- ICBA urges Congress to end the unwarranted federal tax subsidy of the credit union industry.
- ICBA opposes expanded powers for credit unions, whether pursued by legislation or regulation, as long as credit unions remain exempt from taxation and the Community Reinvestment Act (CRA). These include expanded commercial lending, field of membership, and supplemental capital powers.
- ICBA supports applying CRA requirements to credit unions comparable to and with the same asset size distinctions as banks and thrifts.
- ICBA urges states to prohibit the placement of public deposits in tax-exempt credit unions. Public entities should not support tax-exempt institutions that erode the tax base on which these entities depend.
- ICBA supports the right of credit unions to convert to commercial banks without excessive regulatory hurdles. It should be no more difficult, from a regulatory perspective, for a bank to purchase a credit union than for a credit union to purchase a bank. ICBA encourages credit unions seeking bank-like powers to convert to bank or thrift charters.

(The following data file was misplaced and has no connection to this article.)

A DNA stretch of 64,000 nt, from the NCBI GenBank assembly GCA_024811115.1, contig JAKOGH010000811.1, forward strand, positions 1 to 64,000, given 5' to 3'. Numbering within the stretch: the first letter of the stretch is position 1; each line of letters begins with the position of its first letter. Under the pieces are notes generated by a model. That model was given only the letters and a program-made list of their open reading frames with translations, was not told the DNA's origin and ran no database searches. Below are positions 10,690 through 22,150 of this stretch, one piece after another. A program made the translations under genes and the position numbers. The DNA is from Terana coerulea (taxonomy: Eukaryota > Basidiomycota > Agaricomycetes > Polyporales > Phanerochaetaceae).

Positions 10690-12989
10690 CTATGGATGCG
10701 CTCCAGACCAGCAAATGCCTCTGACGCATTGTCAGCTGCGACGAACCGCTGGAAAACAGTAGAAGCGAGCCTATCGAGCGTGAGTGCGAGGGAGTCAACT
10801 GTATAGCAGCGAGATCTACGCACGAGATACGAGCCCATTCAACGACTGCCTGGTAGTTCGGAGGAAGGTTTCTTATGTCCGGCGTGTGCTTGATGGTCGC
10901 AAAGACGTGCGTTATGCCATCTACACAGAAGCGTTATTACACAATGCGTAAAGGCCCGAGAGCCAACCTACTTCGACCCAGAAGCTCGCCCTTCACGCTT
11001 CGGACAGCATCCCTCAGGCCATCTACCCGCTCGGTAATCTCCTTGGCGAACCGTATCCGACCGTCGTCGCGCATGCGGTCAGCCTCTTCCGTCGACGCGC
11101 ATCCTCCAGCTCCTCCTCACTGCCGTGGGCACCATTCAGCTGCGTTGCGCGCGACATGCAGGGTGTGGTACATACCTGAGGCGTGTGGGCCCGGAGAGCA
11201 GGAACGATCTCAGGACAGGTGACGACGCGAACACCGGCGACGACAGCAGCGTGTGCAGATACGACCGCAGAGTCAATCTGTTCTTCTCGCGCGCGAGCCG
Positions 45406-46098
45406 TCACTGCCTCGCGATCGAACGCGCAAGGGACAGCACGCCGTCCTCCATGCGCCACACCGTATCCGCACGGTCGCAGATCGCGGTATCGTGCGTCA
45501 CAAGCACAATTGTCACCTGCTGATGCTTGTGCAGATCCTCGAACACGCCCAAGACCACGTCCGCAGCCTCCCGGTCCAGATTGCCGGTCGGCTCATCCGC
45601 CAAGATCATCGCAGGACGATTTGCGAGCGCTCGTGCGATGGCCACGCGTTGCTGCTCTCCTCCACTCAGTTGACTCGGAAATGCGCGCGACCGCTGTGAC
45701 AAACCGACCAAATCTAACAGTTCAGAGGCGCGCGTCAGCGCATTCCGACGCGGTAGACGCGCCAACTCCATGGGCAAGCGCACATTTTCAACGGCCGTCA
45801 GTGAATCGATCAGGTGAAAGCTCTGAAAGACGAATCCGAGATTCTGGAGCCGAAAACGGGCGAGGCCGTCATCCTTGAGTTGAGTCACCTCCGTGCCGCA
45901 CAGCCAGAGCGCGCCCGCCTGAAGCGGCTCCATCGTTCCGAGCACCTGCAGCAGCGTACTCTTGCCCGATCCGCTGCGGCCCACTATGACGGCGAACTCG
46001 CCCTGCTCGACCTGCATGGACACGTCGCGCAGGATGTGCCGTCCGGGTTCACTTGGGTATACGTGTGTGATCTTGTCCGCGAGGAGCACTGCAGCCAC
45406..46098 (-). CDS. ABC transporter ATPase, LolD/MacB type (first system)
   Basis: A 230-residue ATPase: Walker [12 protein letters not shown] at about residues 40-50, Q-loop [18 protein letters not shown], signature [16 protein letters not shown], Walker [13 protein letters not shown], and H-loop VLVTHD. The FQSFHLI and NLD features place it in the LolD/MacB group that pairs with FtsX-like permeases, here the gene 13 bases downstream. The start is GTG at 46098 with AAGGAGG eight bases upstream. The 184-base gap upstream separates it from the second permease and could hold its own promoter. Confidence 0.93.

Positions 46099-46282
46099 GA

The credit union model has become outdated, and its charter, purpose and tax-exempt status should be reviewed by Congress. Credit unions were chartered by Congress to enable people of small means with a “common bond” to pool their resources to meet their basic deposit, savings and borrowing needs. While some credit unions operate that way today, the NCUA has enabled others to grow their membership and their markets well beyond their statutory mission. As a result, in just the last five years, the total assets of federally insured credit unions have grown by more than $380 billion and membership has grown by nearly 20 million, while the total number of credit unions has declined by over 1,100. Credit unions are also aggressively expanding into business lending. According to the NCUA, total business lending by credit unions ballooned from $13.4 billion in 2004 to $69 billion in September 2018.